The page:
Surgeons: Salary Overview
Surgeons are highly trained professionals who operate on patients to treat injuries, diseases, and deformities.
They perform surgeries in order to fix broken bones, treat cancerous tumors, and difformities.
A surgeon’s job description typically includes taking a patient’s medical history, updating charts to include current findings and treatment, reviewing test results, and performing surgeries.
They can use invasive, minimally-invasive, or non-invasive surgical methods.
Some surgeons practice general surgery while others specialize in one of the following fields, orthopedic surgery, plastic surgery, pediatric surgery, vascular surgery, transplant, or neurosurgery.
According to the United States Bureau of Labor Statistics, the mean annual wage for surgeons was $255,110 as of May 2018 but salaries vary depending on the surgeon’s specialty, the level of experience, the industry, and the region of employment.
Beginners typically make less than $100,000 a year while experienced surgeons can make more than $500,000 a year.
When calculating a surgeon’s earnings we should also mention that in order to become a surgeon you first have to finish four years of medical school and this can leave you with a huge student loan debt.
Surgeon Salary by Specialty
Salaries and total compensations vary widely depending on the surgeon’s specialty.
According to the Medscape Physician Compensation Report 2019, the average annual compensation for plastic surgeons was $471,000 while general surgeons earned, on average, $362,000 a year.
Salaries also vary depending on the region of employment, the place of employment, and the surgeon’s experience and education.
For example, self-employed general surgeons earned, on average, $386,000 per year while employed general surgeons made $348,000 a year.
As a self-employed surgeon, you can choose to either be a practice owner or you may partner with other physicians.
Being self-employed can help you earn a higher compensation package but it also implies additional responsibilities.
Becoming certified by the American Board of Medical Specialists, the American Osteopathic Association, or the American Board of Physician Specialties can improve your employment prospects and earnings potential.
To become certified in your specialty you will need to spend several years in a residency program and pass a specialty certification exam.
Keeping up with the latest technologies and knowing how to perform minimally invasive surgeries can also improve a surgeon’s earning prospects.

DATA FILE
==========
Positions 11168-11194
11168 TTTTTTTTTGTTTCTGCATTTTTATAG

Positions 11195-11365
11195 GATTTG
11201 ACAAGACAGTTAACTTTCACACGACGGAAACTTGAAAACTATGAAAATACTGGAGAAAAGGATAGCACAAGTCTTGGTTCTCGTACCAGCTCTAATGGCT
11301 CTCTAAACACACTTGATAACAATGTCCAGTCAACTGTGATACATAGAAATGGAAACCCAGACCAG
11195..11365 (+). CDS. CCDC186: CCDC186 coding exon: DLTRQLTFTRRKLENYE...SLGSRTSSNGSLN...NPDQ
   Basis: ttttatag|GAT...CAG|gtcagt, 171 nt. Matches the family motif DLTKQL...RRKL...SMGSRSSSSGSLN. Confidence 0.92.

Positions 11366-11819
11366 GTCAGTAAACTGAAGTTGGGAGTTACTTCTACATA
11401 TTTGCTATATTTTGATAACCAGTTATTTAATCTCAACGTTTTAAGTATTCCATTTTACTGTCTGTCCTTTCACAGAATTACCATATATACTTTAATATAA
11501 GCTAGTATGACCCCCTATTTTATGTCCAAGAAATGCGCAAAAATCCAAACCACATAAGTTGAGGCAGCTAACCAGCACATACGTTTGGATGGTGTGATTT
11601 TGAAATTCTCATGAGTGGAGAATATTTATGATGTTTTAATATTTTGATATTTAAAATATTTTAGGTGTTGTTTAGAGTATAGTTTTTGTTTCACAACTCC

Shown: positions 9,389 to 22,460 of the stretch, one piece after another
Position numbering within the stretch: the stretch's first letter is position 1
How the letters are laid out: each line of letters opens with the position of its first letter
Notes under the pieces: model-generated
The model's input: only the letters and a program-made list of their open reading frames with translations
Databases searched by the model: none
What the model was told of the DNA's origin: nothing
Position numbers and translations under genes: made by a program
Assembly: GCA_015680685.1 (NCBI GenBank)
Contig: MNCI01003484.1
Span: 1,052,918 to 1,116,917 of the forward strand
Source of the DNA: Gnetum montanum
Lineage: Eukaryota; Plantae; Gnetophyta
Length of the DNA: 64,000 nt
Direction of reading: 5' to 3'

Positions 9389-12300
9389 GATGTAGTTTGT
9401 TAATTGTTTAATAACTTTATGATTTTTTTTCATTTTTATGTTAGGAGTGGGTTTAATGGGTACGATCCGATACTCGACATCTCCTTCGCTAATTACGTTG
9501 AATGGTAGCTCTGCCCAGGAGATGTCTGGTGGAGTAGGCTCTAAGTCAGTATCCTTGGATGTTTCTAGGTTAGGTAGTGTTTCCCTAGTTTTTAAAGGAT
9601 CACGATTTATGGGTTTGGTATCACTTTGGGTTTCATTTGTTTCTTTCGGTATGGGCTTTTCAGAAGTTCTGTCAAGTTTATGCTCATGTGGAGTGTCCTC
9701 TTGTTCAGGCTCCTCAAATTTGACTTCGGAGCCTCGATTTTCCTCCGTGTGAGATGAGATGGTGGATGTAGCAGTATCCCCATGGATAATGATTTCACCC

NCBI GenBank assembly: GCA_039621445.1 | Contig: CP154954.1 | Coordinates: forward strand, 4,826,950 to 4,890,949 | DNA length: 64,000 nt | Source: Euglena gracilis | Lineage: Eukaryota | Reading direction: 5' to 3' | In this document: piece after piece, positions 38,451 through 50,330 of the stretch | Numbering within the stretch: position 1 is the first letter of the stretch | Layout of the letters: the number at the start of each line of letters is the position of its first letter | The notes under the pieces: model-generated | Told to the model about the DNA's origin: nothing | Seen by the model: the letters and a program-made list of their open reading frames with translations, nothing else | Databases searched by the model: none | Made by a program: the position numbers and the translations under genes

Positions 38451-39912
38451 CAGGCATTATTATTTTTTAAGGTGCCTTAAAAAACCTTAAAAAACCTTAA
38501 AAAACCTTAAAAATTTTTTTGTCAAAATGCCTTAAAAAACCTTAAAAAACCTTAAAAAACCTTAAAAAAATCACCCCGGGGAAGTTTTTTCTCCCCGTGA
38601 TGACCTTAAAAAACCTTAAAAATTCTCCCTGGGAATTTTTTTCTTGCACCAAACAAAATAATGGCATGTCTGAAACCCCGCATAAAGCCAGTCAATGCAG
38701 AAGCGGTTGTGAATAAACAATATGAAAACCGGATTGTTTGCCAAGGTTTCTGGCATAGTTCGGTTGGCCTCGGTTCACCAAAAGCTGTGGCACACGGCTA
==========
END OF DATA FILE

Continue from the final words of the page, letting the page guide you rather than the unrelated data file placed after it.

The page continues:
Surgeon Salary by Industry
Surgeon salaries also vary based on the industry of employment.
According to the Bureau of Labor Statistics, surgeons held approximately 38,200 jobs in the United States in 2018, most of them being employed by offices of physicians, by general medical and surgical hospitals, or by colleges, universities, and professional schools.
Surgeons who were employed by offices of physicians earned, on average, $265,920 a year or $127.85 per hour.
General medical and surgical hospitals offered a $225,700 mean annual salary for surgeons.
The average annual wage for surgeons who worked for colleges, universities, and professional schools was $175,410 per year.
Outpatient care centers employed only 710 surgeons but paid them, on average, with $277,670 per year.
Specialty hospitals offered a mean annual wage of $235,770 for surgeons.
According to the Bureau of Labor Statistics employment for surgeons is projected to grow 1 percent in the United States from 2018 to 2028.
Demand for surgeons is expected to grow but it will be tempered by new technologies that allow surgeons to treat more patients in the same amount of time.
Job prospects vary depending on the surgeon’s specialty and the region of employment.
Employment opportunities are expected to be good especially for surgeons who are willing to relocate to underserved areas and for those in specialties dealing with health conditions that affect aging baby-boomers.
Cardiovascular surgeons, for example, will be especially in demand in the future.
* Based on information from the May 2019 salary report from the BLS. The figures represent accumulated data for all states of employment for Surgeons. BLS data represents averages and medians for workers at all levels of education and experience. This data doesn't represent starting salaries.
* Employment conditions in your area may vary.